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It will be dumped at your backyard

It’s no news that a global 2030 Agenda for Sustainable Development that includes 17 Sustainable Development Goals (SDGs) was adopted by the United Nations General Assembly in September 2015. As 2017 winds up and as a stakeholder in global tourism, the fact that this year was designated as the International Year of Sustainable Tourism for Development as well as the very strategic moves that had been made in global tourism this year, is a clear indication, in my opinion, that the world has resolved to embrace sustainable practices and maximize the engagement of this global development agenda.

However, going by the turn of event, it seems Africa is either ignorant of this fact or has simply decided to ignore this ‘clarion call’. According to a recent report by Kofi Annan’s Africa Progress Panel, Power People planet: Seizing Africa’s energy and climate opportunities, at least two of three Africans lack access to electricity. Africa’s highly centralized energy systems often benefit the rich to the exclusion of the poor. They are mostly underpowered, inefficient and unequal. Chronic undersupply of secure and affordable electricity is a barrier to growth, job creation and poverty reduction.

Lacking access to clean energy sources, over half of Africa’s population is forced to resort to biomass, such as firewood and charcoal – an option that is economically inefficient and environmentally devastating. Energy sector bottlenecks and power shortages cost the region 2-4 per cent of GDP annually, undermining sustainable economic growth, jobs and investment.

Africa’s energy deficits reinforce poverty, especially for women and people in rural areas. Africa’s poorest people are paying the world’s highest prices for energy. On current trends, the region will not achieve the 2030 goals – and in many countries the number of people without access to energy is rising as a result of demographic pressures.

What is more worrisome for me is our inability to admit that the solution to our problems must be homegrown. We must find a way of transforming Africa into a place of prosperity and wellbeing for all by ourselves and we must start now. Nobody from other climes can love Africa more than Africans. For instance, we must accept the fact that if we refuse to give our children the basic necessities of life, they will continue to take life-threatening risks to get the good things of life in the developed world.

We should not delude ourselves, the recent very sad story of slavery in Libya is not a new trend essentially because of Libya’s proximity to Europe via the Mediterranean Sea. From time immemorial, Libya has always been the hub for this illicit trade which has continued to negatively impact Africa. It is on record that although slave trade was officially abolished in Tripoli in 1853, Ghadames also known as the pearl of the desert, an old town that lies roughly 462 km (287mi) to the southwest of Tripoli near the borders with Algeria and Tunisia, handled 2,500 slaves on an annual basis till the 1890s.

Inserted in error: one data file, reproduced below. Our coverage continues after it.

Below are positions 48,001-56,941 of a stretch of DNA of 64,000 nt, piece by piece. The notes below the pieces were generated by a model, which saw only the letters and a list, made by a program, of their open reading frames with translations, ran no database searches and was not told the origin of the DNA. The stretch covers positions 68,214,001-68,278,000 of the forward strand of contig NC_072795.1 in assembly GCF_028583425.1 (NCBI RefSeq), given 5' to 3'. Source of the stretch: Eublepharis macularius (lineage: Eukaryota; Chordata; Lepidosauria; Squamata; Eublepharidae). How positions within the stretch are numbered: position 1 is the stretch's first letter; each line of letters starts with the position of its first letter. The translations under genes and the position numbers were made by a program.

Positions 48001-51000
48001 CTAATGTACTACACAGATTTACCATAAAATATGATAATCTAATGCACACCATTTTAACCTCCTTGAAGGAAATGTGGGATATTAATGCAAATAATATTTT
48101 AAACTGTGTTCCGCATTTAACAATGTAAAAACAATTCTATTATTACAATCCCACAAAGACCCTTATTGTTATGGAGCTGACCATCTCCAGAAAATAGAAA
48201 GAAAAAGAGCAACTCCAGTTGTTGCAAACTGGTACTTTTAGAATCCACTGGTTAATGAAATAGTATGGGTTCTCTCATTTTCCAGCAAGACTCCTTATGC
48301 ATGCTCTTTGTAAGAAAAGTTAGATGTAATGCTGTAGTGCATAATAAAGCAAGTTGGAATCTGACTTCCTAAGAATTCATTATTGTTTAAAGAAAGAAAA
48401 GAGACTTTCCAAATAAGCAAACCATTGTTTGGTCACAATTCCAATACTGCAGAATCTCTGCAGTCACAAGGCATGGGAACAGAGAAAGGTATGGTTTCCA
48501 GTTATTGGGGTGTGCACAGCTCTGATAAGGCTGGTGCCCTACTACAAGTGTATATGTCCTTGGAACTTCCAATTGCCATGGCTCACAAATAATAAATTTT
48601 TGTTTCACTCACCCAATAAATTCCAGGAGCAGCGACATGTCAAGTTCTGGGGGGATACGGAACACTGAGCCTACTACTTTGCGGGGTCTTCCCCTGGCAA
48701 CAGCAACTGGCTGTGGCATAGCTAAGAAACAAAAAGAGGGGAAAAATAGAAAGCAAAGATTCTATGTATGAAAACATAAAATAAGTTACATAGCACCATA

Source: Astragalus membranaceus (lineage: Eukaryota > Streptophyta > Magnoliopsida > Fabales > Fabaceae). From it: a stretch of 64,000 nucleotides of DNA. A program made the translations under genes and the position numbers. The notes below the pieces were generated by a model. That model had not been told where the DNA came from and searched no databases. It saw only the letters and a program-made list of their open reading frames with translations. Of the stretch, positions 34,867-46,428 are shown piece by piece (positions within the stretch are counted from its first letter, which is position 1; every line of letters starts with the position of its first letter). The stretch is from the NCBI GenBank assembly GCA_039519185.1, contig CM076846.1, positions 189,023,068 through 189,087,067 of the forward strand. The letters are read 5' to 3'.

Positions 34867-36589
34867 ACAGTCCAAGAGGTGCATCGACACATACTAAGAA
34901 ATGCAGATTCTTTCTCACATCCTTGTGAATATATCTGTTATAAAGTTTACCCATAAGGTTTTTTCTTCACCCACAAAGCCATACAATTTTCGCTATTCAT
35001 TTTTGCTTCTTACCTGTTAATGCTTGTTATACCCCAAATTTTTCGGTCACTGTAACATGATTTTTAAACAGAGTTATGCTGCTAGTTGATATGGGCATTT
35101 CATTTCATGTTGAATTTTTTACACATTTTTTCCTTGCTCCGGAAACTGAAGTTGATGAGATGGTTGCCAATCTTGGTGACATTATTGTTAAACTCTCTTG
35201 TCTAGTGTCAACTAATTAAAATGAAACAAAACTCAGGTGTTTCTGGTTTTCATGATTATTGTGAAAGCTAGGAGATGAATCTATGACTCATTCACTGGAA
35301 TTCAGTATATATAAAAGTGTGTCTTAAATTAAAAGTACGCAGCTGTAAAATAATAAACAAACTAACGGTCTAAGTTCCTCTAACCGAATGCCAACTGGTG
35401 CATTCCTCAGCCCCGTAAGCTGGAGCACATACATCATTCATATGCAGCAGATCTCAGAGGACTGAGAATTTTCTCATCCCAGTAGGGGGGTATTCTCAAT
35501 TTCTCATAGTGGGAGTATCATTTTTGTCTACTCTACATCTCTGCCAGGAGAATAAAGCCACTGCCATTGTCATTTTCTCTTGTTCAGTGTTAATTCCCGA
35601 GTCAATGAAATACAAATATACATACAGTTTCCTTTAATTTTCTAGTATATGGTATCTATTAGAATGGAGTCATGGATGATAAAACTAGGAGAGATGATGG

The right thing to do now is for Africa like the rest of the world is to decisively marshal out plans to end poverty in all its forms everywhere, end hunger, achieve food security and improved nutrition and promote sustainable agriculture, ensure healthy living and promote the well-being of the peoples across all ages. African states should equally ensure inclusive and equitable quality education, life-long learning opportunities for all, gender equality and empower all women and girls and compulsorily promote sustainable management of water and sanitation for all, access to affordable, reliable, sustainable and modern energy for all, inclusive and sustainable economic growth, full and productive employment and right to decent work for all, build infrastructure with robust industrialization.

Equally germane are wealth redistribution among income earners, creation of safe human settlements and cities inclusive, sustainable consumption and production patterns, urgent actions toward mitigating the effects of climate change through the use of renewable energy, preservation of the ecosystem and access to justice for all. There is need to build effective, accountable and strong institutions at all levels and also revitalize global partnership for sustainable development.

As the Yoruba say, “ti o ba ngbo gbe gbe gbe, ti o ba te te b’awon gbe, won a gbe da si eeyin kule ile e”, which literally means that when you hear that everyone has decided to clean up the whole surroundings by not leaving anything unturned and you refuse to join them, folding your arms you can be sure that the waste will eventually be dumped at your backyard.

With a deep sense of exultation to God for seeing us through the ninth year of publishing Inside Watch Africa (IWA), it is crystal clear that we are standing where we are today by the grace of God for which are thankful. To all the brands that have continued to support IWA right from the start, we give kudos and heartfelt gratitude and pray that God will continue to enrich yours brands. The list includes South African Tourism, South African Airways, Ocean Glory Group, Nigeria Customs Service, Nigeria Navy, Westrend Limited, Gold Speed, Zenith Bank, ExxonMobil, Anchor Events Place, Billy James Nigeria Limited and Mudel Nigeria Limited.

Also, on our protocol list of appreciation are Shalom 2000 Nigeria Limited, Stoirin Maritime Services Limited, Moonlight Jewelry, Hayley and Larson Limited. The management and the Board wish you a merry Christmas and an outstandingly prosperous 2018. I assure you that you are going to have another pleasurable reading experience with this edition. Enjoy!